RPM_Sprout

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Coming back to the bonsai world having grown one 20 years ago and failed miserably. This time through I want to really make sure I choose the right kind of tree and now have the time to dedicate some quality time to the art.

First question...indoor out out. I like the idea of indoor but feel that limits the potential species. I think I want to either go with a short needle conifer or possibly go towards a Japaneese maple. I like in the midwest US with hot summers and cold winters.

Ideas on species that would work outdoors in this climate as well as indoor suggestions?
 

Woocash

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Welcome! One thing to bear in mind is there isn’t really anything which is actually an indoor tree. I know that sounds obvious, but if you have the outdoor space then use it. Certain species manage inside well enough such as ficus, certain species do ok under lights such as bougainvillea, but the vast majority will be better outside and you have a much wider choice of subjects. For example, conifers and maples belong outdoors. Barring very few exceptions such as Norfolk Island Pine (and not with particular ease) they just wont survive inside.

I’ll not particularly recommended species because I’m not privy to your particular climate and what’s a good starting point, but someone here will be able to help well enough. JM and Junipers are the archetypal bonsai species though. Both are attractive and good for practice too.
 

Tieball

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I’m outdoor-only.
I work with deciduous trees that are natural to my location. I find that most helpful. I focus mainly on American Elm. Several American Elm trees. Then I also have a Hornbeam, Korean Hornbeam, Field Maple, Oak and a Zelkova. All the trees are outdoors all year....even during the worst winter can deliver.

I started outdoors....because I like it outdoors...I get out of the house....and in the winter I give myself a break from all care and focus more planning and researching. The outdoor trees, put in the ground at the end of October, will only be touched by me again in April.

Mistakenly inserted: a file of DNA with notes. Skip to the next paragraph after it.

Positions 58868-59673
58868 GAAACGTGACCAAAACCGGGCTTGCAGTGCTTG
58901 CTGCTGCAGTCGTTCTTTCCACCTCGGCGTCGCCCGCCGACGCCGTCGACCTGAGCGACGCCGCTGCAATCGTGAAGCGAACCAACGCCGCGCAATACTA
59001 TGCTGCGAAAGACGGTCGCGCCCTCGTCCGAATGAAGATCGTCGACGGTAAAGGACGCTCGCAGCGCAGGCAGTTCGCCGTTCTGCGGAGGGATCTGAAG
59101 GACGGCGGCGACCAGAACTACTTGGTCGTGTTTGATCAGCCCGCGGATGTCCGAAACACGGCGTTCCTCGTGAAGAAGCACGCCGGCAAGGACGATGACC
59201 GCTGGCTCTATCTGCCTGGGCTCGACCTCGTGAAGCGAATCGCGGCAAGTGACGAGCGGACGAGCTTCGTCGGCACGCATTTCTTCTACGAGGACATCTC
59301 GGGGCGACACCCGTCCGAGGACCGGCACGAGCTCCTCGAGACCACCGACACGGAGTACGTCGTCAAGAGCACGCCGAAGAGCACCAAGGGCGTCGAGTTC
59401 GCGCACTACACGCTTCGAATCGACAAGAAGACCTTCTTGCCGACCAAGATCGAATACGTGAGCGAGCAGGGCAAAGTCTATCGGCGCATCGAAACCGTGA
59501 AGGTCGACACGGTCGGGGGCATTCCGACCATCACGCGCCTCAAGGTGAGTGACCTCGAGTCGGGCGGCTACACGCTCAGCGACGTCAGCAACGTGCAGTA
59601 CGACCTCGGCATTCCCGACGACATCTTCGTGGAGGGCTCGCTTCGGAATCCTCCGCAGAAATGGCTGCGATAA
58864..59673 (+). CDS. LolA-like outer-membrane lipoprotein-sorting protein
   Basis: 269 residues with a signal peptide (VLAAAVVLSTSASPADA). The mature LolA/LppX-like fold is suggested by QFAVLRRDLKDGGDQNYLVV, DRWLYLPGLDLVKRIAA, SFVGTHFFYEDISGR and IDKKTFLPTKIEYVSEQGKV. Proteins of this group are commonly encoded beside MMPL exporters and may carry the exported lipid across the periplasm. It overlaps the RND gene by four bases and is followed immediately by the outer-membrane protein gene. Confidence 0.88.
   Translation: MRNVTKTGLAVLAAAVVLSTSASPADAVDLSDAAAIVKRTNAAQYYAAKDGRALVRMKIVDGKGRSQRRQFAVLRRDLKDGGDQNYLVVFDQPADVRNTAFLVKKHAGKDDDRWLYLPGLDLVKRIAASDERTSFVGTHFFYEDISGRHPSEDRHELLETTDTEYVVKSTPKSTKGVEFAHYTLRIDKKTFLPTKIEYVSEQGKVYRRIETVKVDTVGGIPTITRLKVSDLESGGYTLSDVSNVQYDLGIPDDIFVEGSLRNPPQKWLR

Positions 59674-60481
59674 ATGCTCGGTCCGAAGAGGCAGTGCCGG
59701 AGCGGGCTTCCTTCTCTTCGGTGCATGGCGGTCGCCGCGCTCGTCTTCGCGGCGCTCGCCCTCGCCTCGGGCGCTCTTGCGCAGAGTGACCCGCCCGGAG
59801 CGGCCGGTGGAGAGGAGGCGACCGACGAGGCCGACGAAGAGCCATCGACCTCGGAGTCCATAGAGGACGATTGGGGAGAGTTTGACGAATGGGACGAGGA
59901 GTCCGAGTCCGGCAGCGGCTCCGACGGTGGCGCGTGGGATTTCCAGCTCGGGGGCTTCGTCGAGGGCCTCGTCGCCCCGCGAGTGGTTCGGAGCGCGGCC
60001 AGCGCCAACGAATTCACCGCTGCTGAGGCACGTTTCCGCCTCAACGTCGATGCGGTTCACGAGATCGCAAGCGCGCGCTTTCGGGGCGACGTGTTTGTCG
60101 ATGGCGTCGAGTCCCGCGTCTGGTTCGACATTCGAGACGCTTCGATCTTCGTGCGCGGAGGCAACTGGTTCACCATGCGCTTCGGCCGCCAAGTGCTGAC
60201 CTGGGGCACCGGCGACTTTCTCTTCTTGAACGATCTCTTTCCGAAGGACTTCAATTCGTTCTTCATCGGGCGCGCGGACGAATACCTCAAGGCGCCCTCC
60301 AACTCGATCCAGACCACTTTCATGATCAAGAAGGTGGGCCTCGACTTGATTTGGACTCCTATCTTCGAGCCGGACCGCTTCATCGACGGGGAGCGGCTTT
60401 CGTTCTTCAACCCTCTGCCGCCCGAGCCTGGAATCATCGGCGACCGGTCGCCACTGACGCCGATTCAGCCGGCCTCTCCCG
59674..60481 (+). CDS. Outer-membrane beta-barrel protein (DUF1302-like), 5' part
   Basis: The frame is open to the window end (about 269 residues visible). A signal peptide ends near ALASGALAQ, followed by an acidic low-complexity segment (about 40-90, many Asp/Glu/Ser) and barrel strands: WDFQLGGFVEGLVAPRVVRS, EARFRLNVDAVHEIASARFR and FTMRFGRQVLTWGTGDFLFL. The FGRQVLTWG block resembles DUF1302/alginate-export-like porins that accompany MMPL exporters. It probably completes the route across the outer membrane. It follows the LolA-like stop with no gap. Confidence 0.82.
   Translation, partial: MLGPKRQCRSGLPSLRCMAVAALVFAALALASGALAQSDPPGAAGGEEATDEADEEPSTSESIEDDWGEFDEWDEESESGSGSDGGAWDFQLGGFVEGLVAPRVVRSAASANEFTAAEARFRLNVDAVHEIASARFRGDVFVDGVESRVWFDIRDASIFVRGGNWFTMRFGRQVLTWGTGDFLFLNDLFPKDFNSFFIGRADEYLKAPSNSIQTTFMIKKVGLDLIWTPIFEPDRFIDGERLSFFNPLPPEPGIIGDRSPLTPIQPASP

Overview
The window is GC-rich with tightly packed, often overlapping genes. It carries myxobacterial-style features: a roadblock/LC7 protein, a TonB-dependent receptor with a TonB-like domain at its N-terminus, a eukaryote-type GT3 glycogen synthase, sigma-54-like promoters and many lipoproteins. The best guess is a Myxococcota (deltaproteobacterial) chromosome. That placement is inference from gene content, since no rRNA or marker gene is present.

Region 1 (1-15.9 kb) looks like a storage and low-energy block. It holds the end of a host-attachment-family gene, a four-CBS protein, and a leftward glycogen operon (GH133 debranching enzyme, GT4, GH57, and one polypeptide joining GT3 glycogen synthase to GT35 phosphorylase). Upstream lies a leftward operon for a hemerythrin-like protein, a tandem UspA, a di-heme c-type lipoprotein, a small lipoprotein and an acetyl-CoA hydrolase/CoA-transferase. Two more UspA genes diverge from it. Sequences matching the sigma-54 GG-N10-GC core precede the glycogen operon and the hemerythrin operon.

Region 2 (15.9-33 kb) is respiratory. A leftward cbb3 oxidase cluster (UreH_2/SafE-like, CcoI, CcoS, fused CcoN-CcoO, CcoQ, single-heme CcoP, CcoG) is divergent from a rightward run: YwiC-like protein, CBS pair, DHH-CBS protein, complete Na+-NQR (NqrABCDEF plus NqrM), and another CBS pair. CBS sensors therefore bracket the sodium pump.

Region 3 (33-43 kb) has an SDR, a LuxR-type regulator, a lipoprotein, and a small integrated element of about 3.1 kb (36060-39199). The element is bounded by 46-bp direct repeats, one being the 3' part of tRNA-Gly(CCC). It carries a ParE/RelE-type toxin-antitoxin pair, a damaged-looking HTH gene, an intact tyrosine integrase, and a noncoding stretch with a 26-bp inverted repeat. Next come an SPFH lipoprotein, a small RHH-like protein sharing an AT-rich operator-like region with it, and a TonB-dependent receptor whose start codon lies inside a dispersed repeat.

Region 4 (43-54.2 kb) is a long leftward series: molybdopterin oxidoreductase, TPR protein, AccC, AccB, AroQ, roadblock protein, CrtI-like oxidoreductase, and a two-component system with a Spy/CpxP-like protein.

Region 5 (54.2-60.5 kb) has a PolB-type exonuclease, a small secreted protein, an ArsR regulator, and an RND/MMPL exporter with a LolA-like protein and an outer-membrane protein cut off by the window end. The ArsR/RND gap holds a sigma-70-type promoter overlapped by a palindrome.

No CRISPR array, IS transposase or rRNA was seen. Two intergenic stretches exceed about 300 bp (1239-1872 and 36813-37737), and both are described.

You should add your general location to your profile.
 

BrianBay9

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If you have several trees you can keep them outdoors most of the time, and rotate them through an indoor display, a few days or a week at a time.
 

RPM_Sprout

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Thanks Tieball and Brian. I think outdoor is going to match my taste and I have a large backyard that has a good mix of both sun and shade. I'm a bit of a researcher and am looking to read a fed beginner books. I'm looking at getting "Bonsai 101 Essential Tips by Harry Tomlinson" and "The Bonsai Book: The Definitive Illustrated Guide by Dan Barton" to aid in my tree selection and initial planting as well as planting vessel to keep it in as well as weather info for my climate. Any feedback you have would be greatly appreciated.

Great forum, btw. Very helpful and full of insight.
 

Japonicus

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Hello @RPM_Sprout welcome to the forum. I kill indoor bonsai but have kept junipers outdoors beyond 20 yrs
(in bonsai pots). I believe you'll want to dig in and get started soon, even some online pre-ordering now, or
there are some eBayers with good pre bonsai, some gouge hard too and local nurseries once Spring gets closer.
Then you also should get some projects to grow out in the ground.
Last year I dug a Mountain maple I planted in the ground 10 years ago.
It had been a bonsai project I gave up on since I was geared more for conifers, now going to give it a go again.
Easy as pie are mugo pines and most junipers. Shimpaku, procumbens and similar Sargent junipers are worth while
and lend themselves easily to the hobby. Japanese black pine and JWP follow suite.
So have a run through of several nice nurseries and big box stores and see what's on the local menu.
These types of trees will give you an idea of what will flourish in your local climate.

Remember in pots unprotected, the USDA hardiness zone tends to need to be a number lower than your rating.
Franklin county Ohio is zone 6a,
https://planthardiness.ars.usda.gov/PHZMWeb/# (click on your state to zoom).
so you'll want to get plants rated for that, with some protection (or lower
with little to no protection). Protection for us generally means placing on the N side of the home or structure,
maybe mulching around the pots that are frost rated or plastic or wooden pots to protect the roots a bit.
More in other threads on that.

What is working for me is junipers-shimpaku, procumbens, sea of gold, sea of green, old gold, Sargent
pine-pinus Nigra, JBP, JWP, Mugo (mugo-don't pot in Spring) and EWP (dwarf) which doesn't conform well for most to the hobby
including myself. Just pre-ordered 2 Canadensis dwarf hemlocks, though dwarf may not be the way to go